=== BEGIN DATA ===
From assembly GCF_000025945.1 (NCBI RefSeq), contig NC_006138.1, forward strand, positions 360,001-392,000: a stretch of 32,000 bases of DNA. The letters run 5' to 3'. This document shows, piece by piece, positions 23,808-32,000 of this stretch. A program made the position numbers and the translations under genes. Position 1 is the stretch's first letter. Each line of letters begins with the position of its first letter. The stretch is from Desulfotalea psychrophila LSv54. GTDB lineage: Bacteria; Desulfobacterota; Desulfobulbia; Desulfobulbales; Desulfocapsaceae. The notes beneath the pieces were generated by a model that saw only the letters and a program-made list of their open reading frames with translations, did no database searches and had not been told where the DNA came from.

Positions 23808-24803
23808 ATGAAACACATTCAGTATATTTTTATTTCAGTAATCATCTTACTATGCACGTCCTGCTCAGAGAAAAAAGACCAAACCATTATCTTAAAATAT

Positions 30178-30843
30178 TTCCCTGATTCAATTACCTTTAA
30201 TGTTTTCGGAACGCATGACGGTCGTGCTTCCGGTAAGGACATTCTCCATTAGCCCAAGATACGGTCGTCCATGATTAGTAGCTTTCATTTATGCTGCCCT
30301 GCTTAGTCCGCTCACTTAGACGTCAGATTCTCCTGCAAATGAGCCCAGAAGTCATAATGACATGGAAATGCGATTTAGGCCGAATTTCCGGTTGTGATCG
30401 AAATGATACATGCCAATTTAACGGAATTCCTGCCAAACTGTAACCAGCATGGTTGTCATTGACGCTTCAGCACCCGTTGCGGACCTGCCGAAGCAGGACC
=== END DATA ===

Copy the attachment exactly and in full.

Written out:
From assembly GCF_000025945.1 (NCBI RefSeq), contig NC_006138.1, forward strand, positions 360,001-392,000: a stretch of 32,000 bases of DNA. The letters run 5' to 3'. This document shows, piece by piece, positions 23,808-32,000 of this stretch. A program made the position numbers and the translations under genes. Position 1 is the stretch's first letter. Each line of letters begins with the position of its first letter. The stretch is from Desulfotalea psychrophila LSv54. GTDB lineage: Bacteria; Desulfobacterota; Desulfobulbia; Desulfobulbales; Desulfocapsaceae. The notes beneath the pieces were generated by a model that saw only the letters and a program-made list of their open reading frames with translations, did no database searches and had not been told where the DNA came from.

Positions 23808-24803
23808 ATGAAACACATTCAGTATATTTTTATTTCAGTAATCATCTTACTATGCACGTCCTGCTCAGAGAAAAAAGACCAAACCATTATCTTAAAATAT

Positions 30178-30843
30178 TTCCCTGATTCAATTACCTTTAA
30201 TGTTTTCGGAACGCATGACGGTCGTGCTTCCGGTAAGGACATTCTCCATTAGCCCAAGATACGGTCGTCCATGATTAGTAGCTTTCATTTATGCTGCCCT
30301 GCTTAGTCCGCTCACTTAGACGTCAGATTCTCCTGCAAATGAGCCCAGAAGTCATAATGACATGGAAATGCGATTTAGGCCGAATTTCCGGTTGTGATCG
30401 AAATGATACATGCCAATTTAACGGAATTCCTGCCAAACTGTAACCAGCATGGTTGTCATTGACGCTTCAGCACCCGTTGCGGACCTGCCGAAGCAGGACC